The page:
According to IBM Security Services’ 2014 Cyber Security Intelligence Index, in 2013, “more than half a billion records of personally identifiable information — including names, emails, credit card numbers and passwords — were stolen.”
The report states that when “consumers lose faith in a company’s ability to keep their personal data safe, the company can ultimately lose customers. Most certainly they stand to lose money, and in some cases, intellectual property.”
IBM cites that in 2013, “each lost data record cost companies an average of $145 per record, with companies in Germany losing the most per record for each data breach ($201), followed by the United States ($195), and companies in India the least at $51.2.”
The impact to a major retailer with millions of leaked credit card numbers could be more than $100 million in direct costs, including fines, according to the document, which added: “A university that leaked 40,000 records could suffer over $5.4 million in losses.”
Good to be bad
“The bad guys are winning,” according to David Schoenberger, chief innovation officer with Colorado Springs-based SecureCloud Systems. He said cyber criminals have been steps ahead of those with protecting sensitive data since the dawn of the Internet, and SecureCloud is fighting to change the tide.
“Part of that is because we’ve focused on the wrong thing for too long,” he said. “We’ve been trying to keep the bad guys out and not doing something different with our data.”
According to Schoenberger, the focus of online data security has been securing perimeters and not the data the perimeters were created to protect.
“The model has been to build a big fence in front of a thick wall, but everything is free and clear if you can get through the wall. If you can break in, you can have it,” he said. “[SecureCloud focuses] on the exact pieces of data and securing those.”
If one were securing the file of a birth certificate online, for instance, Schoenberger said they would have to secure multiple pieces of information, including date of birth, name and address. Rather than encrypting that file as a whole, SecureCloud encrypts individual pieces of data, breaks that data apart and stores it over multiple servers. The data is replaced on the client’s website with placeholders, or “tokens,” Schoenberger said.
Those tokens are swapped out for sensitive information in real time if all parameters are met to decrypt that data. The concept means devoting fewer resources to protecting a site’s perimeter with firewalls, but rather finding ways to protect the data once a breach has occurred.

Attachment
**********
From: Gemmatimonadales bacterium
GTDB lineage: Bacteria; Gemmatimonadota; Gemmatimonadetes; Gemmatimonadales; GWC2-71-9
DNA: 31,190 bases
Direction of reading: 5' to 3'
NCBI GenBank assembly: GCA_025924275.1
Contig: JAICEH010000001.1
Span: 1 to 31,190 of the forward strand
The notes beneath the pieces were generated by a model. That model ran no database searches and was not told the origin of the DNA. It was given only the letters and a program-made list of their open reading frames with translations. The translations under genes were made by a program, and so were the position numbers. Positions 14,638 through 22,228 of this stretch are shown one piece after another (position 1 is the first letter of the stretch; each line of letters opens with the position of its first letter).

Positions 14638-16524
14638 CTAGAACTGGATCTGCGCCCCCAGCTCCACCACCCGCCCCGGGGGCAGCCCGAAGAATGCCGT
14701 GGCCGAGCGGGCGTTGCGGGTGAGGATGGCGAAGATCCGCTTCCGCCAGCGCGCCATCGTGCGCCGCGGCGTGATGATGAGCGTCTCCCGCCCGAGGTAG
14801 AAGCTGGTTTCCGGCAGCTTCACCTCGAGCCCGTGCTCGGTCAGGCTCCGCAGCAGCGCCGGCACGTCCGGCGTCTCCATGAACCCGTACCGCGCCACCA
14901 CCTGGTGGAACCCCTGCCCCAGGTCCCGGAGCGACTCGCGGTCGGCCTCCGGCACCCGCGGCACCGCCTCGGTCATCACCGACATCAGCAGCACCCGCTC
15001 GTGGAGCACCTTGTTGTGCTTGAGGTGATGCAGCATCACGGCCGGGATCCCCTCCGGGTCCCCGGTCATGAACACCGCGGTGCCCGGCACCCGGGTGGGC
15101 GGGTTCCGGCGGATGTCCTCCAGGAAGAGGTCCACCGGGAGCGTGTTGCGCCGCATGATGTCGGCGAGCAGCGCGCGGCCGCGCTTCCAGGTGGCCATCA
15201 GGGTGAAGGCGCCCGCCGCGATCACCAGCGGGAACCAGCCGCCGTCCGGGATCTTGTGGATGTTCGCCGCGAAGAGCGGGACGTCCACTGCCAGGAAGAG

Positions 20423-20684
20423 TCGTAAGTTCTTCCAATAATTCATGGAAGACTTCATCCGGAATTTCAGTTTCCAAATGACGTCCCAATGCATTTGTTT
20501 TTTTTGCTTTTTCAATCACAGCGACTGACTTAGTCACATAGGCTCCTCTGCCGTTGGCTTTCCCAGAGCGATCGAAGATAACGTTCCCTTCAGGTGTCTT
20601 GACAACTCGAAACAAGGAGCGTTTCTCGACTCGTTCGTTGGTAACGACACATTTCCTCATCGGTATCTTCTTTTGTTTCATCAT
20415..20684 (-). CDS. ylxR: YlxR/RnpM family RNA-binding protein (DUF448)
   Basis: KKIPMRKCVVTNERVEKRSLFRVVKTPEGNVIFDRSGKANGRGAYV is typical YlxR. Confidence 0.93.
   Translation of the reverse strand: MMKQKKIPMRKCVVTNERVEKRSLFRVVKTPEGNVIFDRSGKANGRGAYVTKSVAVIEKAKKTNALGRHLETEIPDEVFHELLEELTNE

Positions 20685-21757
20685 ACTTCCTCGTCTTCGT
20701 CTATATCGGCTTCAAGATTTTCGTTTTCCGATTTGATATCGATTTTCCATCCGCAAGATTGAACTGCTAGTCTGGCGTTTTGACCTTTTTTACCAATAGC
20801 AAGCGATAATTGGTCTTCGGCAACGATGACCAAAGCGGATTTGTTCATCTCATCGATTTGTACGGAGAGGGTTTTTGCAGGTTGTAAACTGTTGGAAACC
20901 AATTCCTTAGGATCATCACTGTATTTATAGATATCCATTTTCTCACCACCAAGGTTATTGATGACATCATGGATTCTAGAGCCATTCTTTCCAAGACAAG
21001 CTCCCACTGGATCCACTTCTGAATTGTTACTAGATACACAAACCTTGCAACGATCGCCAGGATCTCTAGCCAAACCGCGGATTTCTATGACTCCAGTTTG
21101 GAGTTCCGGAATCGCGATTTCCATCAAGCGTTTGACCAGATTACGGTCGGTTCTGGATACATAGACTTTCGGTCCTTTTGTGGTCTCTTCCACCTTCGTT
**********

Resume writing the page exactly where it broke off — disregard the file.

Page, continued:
Schoenberger said, with SecureCloud’s encryption capabilities, the best-case scenario for a hacker would be decrypting one piece of data. Without supporting data, that single piece of data would be useless.
“A hacker, if they were very lucky, might get your first name, or just your date of birth without a name,” Schoenberger said. “It’s the one-two punch of securing the perimeter, but also encrypting those individual pieces of data separately.”
While the private sector is taking steps to create a safer Internet, local academic and military institutions are taking up the charge as well.
“Vulnerability exists for the entire business sector,” according to Lt. Col. Greg Bennett, deputy director of the U.S. Air Force Academy’s Center of Innovation. “The level of sophistication in terms of the actors who are exfiltrating data has grown more sophisticated over time. Their technology and methods used to be simplistic, but they’re growing very complex and [breaches] are harder to detect.”
Bennett said cadets studying cyber security at the Academy currently benefit from a research partnership with Intel and indirect funding provided by the Department of Homeland Security.
“We have a cooperative agreement for about three years that centers around cyber security at our anti-malware lab at the Academy,” Bennett said. “Intel’s research centers around … a unique approach to finding malicious codes and code reuse.”
Analyzing the hackers
Dr. Martin Carlisle, head of the Academy’s computer science department and former director of the Academy’s Center for Cyberspace Research, elaborated: